Water, sewer rate hike recommended to help pay for $1.8B Winnipeg treatment plant upgrades

The City of Winnipeg's public service is recommending sewer and water rates rise by three per cent in each of the next two years and 2.8 per cent in the two years following. Part of the increase is slated to help pay for $1.8 billion in sewage treatment plant upgrades.

Public service report calls for increases of 3% per year for next 2 years, 2.8% for 2 years after that

The recommended rate increases are driven by the need to upgrade the city's North End treatment facility. (Jacques Marcoux/CBC)

The City of Winnipeg's public service is recommending a combined 11.6 per cent increase to water and sewer rates over the next four years.

A report to the city's water and waste committee says the main driver behind the recommended increase is providing funding for improvements to the city's North End sewage treatment facility and other sewage infrastructure projects.

The city faces approximately $1.8 billion in costs to upgrade the treatment plant.

Under the proposal, rates would go up three per cent in each of the next two years, followed by increases of 2.8 per cent in the following two years.

Water and Waste committee chair Cindy Gilroy says the rate hikes are "reasonable" given Winnipeg has some of the lowest water and sewer charges compared to other cities. (Travis Golby CBC)

The hike would mean the average residential water bill would go up $33 in 2020.

Councillor Cindy Gilroy, who chairs the water and waste committee, is comfortable with the proposed rate increase.

"Last year we didn't increase our water rates; considering some of the major projects we have moving forward, I think these are reasonable rates. We are still one of the lowest among all of the major cities in Canada," Gilroy told CBC News.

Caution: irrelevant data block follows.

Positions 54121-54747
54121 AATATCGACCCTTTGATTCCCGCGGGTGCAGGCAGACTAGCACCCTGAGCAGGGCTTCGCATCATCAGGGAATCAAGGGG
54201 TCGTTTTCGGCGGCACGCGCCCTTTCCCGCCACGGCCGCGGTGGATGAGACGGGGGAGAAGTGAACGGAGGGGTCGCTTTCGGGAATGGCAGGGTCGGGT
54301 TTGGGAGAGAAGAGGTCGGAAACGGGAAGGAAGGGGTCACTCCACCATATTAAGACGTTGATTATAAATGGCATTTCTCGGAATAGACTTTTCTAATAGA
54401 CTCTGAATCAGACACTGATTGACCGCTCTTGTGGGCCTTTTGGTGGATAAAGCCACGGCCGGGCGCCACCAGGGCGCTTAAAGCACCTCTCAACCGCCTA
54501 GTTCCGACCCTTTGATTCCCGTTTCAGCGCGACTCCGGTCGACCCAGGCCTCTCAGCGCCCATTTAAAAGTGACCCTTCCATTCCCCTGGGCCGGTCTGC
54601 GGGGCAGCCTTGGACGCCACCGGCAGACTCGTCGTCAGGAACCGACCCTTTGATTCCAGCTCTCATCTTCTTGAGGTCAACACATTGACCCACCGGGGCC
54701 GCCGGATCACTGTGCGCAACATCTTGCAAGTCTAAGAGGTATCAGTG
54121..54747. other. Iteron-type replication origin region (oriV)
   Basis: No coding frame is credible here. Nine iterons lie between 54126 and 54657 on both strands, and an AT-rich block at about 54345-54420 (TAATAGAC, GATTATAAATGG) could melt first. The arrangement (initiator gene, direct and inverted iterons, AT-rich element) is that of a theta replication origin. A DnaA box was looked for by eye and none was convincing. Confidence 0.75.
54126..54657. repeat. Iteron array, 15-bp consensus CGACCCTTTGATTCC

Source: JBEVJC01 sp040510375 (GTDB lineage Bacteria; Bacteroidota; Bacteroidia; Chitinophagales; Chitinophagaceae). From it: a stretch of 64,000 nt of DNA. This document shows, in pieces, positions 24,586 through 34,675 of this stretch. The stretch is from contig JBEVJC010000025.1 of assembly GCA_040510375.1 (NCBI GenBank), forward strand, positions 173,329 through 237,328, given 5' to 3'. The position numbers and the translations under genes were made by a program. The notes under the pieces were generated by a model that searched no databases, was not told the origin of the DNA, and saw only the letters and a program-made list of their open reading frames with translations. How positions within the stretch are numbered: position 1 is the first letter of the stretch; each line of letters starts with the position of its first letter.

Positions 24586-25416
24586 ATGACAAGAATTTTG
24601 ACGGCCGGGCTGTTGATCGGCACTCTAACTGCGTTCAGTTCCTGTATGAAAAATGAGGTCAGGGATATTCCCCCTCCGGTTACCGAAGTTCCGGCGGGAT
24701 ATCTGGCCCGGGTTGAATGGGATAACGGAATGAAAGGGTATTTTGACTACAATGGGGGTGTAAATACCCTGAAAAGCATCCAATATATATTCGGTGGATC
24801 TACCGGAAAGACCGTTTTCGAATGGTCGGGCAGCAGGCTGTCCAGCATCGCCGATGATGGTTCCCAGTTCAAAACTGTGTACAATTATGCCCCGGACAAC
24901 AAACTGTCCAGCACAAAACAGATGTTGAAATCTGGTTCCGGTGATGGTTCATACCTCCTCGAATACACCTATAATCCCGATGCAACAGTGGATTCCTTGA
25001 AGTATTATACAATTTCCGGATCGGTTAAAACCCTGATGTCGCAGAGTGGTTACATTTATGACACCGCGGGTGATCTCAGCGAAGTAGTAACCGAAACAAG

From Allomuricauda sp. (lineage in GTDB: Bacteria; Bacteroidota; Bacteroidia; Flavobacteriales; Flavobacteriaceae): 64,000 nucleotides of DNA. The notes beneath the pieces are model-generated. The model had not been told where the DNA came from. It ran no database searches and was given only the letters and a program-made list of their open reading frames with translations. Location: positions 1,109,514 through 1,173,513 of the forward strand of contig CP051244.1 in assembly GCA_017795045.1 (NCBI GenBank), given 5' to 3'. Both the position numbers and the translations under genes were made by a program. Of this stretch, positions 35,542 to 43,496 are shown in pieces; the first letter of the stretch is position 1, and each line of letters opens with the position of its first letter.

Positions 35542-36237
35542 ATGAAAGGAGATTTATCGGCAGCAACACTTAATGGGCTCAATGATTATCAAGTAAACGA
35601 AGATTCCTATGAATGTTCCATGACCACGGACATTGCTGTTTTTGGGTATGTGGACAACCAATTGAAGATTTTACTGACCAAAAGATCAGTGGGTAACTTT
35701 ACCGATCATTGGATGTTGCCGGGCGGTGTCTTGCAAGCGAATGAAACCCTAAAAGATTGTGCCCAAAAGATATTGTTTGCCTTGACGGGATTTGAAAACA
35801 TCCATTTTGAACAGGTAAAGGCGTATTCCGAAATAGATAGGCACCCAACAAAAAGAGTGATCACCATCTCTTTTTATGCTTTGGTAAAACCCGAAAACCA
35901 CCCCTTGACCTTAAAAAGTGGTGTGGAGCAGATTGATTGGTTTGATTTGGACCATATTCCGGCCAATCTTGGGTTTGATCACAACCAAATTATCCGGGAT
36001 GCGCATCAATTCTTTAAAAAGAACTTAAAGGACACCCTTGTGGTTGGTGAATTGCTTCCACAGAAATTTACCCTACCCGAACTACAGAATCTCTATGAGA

The report, published Friday and set to be discussed at the water and waste committee's meeting next week, cautions that water and sewer rates could rise even higher if the other levels of government do not provide part of the funding for the upgrades to the treatment plant.

In December, the province of Manitoba turned down a request from the city to extend a deadline to remove phosphorus from wastewater that ends up in Lake Winnipeg.

The city takes 11 per cent of the total revenue from sewer and water rates as a dividend. The public service projects that will add $34.5 million to the city's general revenue in 2020.

Councillor Kevin Klein, who sits on the water and waste committee, doesn't like how the the city takes a dividend out of the water and sewer rates and doesn't direct the cash for upgrades to its sewage infrastructure.

The councillor for Charleswood-Tuxedo-Westwood says rate increases are really taxes disguised as fees.

"This whole game of 'we don't want to have anymore tax increases,' is just really, we'd rather have fee increases than tax increases. And I'm not a fan of that right now," Klein said. 

Gilroy defended the dividend saying other cities and the provincial government take dividends from utility fees and it " would be very difficult" to take that money out of the city's operating revenues.

The report says water consumption in the city is trending downward, as it is across North America, as users embrace water conservation. That trend is expected to continue, the report says.

According to the city's public service, Winnipeg's water and sewer utility rates are the second-lowest in cities surveyed.